ZKTeco: Looking at the range of RFID solutions ZKTeco offers:

• The effective range of RFID systems can vary but is typically within a few metres to a dozen metres. The range depends on the specific technology used, such as low-frequency (LF), high-frequency (HF), or ultra-high-frequency (UHF) RFID. At ZKTeco we offer various UHF terminals (6 m and 12 m range), depending on the kind of project a client is working on.

• While RFID is a viable solution, Bluetooth and other technologies like licence plate recognition systems can provide more flexible options, especially for longer-range access control. The choice depends on the specific needs and constraints of the estate. Bluetooth, for example, allows for mobile-based access control, which can be convenient for residents.

SMART Security Solutions: What solutions does your company supply in terms of RFID access control for vehicles?

Impro Technologies: Impro Technologies, together with Nedap, offer a range of UHF, microwave RFID and number plate readers paired with matching secure tags and credentials.

Techsolutions: Techsolutions provides the RFID-Access (*rfid1) system, which is cloud based. We manufacture the RFID reader locally and it comes with all the functions, such as Wi-Fi, integrated controller and relays to open booms and gates. It was designed for the African environment, so it keeps on working even if the network is interrupted. Our latest model comes with an Android app to make installation easy. It also integrates well with our SecureVisitor system (*rfid2).

Both ZKTeko and Nedap use RFID readers as an add-on to existing access controllers using a Wiegand interface. This Wiegand interface is not secure and one-directional. It is also not possible to adjust and optimise reader settings remotely via the Wiegand interface. In contrast, RFID-Access was designed from the ground up for vehicle tolling and vehicle access control applications. Each reader has its own integrated controller, which is cloud-connected and managed with remote monitoring, remote software updates and remote support. It uses sophisticated algorithms for measuring the tag distance per vehicle and enables full control over timing, pulse width and pulse intervals to support the many different models of boom and gate controllers on the market.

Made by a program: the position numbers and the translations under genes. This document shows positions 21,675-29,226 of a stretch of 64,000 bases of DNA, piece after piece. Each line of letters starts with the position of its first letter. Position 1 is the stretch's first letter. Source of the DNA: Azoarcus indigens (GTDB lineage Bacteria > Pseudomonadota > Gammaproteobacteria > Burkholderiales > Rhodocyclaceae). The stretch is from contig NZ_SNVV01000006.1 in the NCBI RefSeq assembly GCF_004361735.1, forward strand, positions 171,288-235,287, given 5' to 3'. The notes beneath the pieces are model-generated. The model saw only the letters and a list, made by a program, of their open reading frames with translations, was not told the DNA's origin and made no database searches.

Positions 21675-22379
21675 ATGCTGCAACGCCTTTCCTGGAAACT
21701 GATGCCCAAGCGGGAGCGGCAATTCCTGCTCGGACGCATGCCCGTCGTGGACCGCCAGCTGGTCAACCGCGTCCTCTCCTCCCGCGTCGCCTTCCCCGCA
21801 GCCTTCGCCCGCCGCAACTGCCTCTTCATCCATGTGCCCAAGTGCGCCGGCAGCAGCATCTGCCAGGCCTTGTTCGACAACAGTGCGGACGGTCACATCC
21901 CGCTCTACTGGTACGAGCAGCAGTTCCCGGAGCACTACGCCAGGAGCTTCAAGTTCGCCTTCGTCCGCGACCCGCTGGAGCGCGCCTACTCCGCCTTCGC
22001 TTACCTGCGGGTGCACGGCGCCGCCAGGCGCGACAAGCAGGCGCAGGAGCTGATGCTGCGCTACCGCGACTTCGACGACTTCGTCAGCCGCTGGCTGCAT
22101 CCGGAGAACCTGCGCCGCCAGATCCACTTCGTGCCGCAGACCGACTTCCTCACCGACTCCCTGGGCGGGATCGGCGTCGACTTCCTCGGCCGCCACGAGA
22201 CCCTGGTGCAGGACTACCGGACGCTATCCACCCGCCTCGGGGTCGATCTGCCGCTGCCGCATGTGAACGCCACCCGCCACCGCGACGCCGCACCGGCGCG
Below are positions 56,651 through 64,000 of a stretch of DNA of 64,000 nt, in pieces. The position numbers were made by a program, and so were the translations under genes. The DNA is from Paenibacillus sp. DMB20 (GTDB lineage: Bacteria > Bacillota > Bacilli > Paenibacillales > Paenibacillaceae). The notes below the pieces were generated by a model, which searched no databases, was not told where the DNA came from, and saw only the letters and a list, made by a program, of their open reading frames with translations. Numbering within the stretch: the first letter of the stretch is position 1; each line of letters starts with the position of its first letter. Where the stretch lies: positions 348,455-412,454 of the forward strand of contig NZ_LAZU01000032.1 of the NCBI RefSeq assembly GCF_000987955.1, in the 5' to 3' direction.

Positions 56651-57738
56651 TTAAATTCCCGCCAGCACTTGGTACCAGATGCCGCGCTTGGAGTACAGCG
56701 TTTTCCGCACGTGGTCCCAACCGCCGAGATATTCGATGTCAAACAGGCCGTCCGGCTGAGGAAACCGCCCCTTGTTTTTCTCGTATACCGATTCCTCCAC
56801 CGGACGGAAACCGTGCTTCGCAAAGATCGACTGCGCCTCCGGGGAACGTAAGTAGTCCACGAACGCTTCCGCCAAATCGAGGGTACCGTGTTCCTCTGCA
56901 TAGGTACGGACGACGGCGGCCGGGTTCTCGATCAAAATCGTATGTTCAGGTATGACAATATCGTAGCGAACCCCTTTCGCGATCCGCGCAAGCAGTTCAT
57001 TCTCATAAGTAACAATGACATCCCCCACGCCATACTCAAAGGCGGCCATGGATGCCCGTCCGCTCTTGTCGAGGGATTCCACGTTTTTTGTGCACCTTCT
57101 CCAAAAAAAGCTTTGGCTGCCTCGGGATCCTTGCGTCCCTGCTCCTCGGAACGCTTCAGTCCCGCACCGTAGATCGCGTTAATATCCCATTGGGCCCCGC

The reason that Techsolutions initially got involved with RFID Access is that we were approached by SANRAL to assist with a solution to identify trucks at its overload control centres. At the time, SANRAL was using automated number plate recognition (ANPR) systems. However, the cameras struggled as many of the trucks come from mines with number plates that are covered with coal dust and stone chips and have faded. The best accuracy they could get was 70% which meant that 30% of the transactions had to be manually corrected. Each station handles about 10 000 vehicles per direction per month, so this required 6 000 manual corrections per month, which was not viable. The RFID solution which we implemented improved the accuracy to better than 99,9%.

ZKTeco: ZKTeco offers a range of RFID access control solutions for vehicles tailored to the needs of the estate. Our offerings include:

• RFID reader and tag systems suitable for various access control points.

• Cloud-based access management software for easy administration (ZKBio CV Security).

• Integration with existing security infrastructure.

• Scalable solutions that can accommodate communities of all sizes.

• Regular maintenance (this will depend on what the specific installer has communicated with the client) and support services (the installer and ZKTeco offer this) to ensure optimal system performance.